2 In the biz we call that isolating the failure domain.

3 It’s important that you trust the device you are accessing LastPass from. Untrusted devices can be using keyloggers and other technology to swipe your passwords. Never type in a password on a device you do not trust.

Casey’s 2017 Mix CD

In 2011 I started creating mix CDs1, one a year, of songs that resonated with me to share with friends. In January I create an empty playlist and add to it over the course of a year. Then in November I tweak, tune, and adjust it before sharing it with friends.

This year saw new music by Caro Emerald & P!nk (two of my favorite artists), new-to-me music by Meghan Trainor (who quickly became a favorite, although I think it makes me a bad gay to have just now found her), and a slew of oldies that just hit the spot.

Speaking of spot, this year you can listen to the playlist on Spotify. Long live mix tapes mix CDs digital playlists!

  1. Exotic Flu – Caro Emerald
  2. Brave – Sara Bareilles (this is a repeat from last year for good reason)
  3. Big Yellow Taxi – Amy Grant
  4. If I had $1,000,000 – Barenaked Ladies
  5. Curious Thing – Amy Grant
  6. I Just Called To Say I Love You – Stevie Wonder
  7. Perfect Picture – Carlos Bertonatti
  8. Rather Be – Glee Cast (for Daniel)
  9. Whatchugot – Caro Emerald
  10. 455 Rocket – Kathy Mattea (for Mr. Moore)
  11. Me Too – Meghan Trainor
  12. What About Us – P!nk (for all of us being shafted since the election)
  13. I Won’t Let You Down – Meghan Trainor
  14. I Am Here – P!nk
  15. Champagne Problems – Meghan Trainor
  16. Once Upon A December – David Newman
  17. The Dark – Caro Emerald

1 Anyone remember mix tapes? No? Just me? Damn I feel old.

Doing Good; Fighting Bad

Last year Daniel and I gave a lot of thought into how we can do some good in the world with our charitable donations. We found some great local and national organizations that we really believed were making an impact in the world by supporting women, people of color, immigrants, LGBTQ+, youth, and other minorities. This year we are excited to support those same organizations again.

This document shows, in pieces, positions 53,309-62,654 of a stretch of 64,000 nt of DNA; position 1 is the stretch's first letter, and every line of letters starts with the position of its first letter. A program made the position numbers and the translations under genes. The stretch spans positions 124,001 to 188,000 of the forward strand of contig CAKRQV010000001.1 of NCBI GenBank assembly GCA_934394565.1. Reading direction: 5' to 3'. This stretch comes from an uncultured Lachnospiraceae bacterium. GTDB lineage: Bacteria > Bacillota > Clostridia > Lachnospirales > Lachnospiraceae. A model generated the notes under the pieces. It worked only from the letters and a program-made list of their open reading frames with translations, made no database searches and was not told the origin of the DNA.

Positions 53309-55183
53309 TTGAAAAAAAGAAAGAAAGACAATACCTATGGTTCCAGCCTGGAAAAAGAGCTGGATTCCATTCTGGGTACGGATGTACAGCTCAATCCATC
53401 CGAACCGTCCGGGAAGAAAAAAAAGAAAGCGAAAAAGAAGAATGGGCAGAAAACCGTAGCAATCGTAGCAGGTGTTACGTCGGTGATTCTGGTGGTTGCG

Sometimes, however, it’s not enough to just Do Good, you have to also Fight Bad.

Accordingly, next year in addition to supporting local and national organizations at the same financial level we have been, we are giving an equal amount of money to local and national political campaigns.

This isn’t something we’re venturing into lightly. Both of us strongly believe that local communities should be the ones electing their representatives without outside influence. And in a perfect world people would have equal representation within that community to elect those officials. But we don’t live in a perfect world. We live in a world where Republicans have used gerrymandering to stack the deck in their favor, denying minorities equal representation in states across the nation. Not to mention re-enacting Jim Crow laws in 9 states and disenfranchising minority voters with voter ID laws.

We’ll be keeping a close eye on how the midterm races unfold over the next year and where we can put our money to good use. And I’m not above funding Republican campaigns to get the lesser of two Republican evils if it comes down to that. I’m not about to let perfect be the enemy of good enough.

It’s time for liberals to stop pretending we live in an ideal world and playing by idealist rules. It’s time to take the gloves off and buy our own congresspeople, even if that means setting aside some of our principles, because the Republicans have abandoned their principles years ago.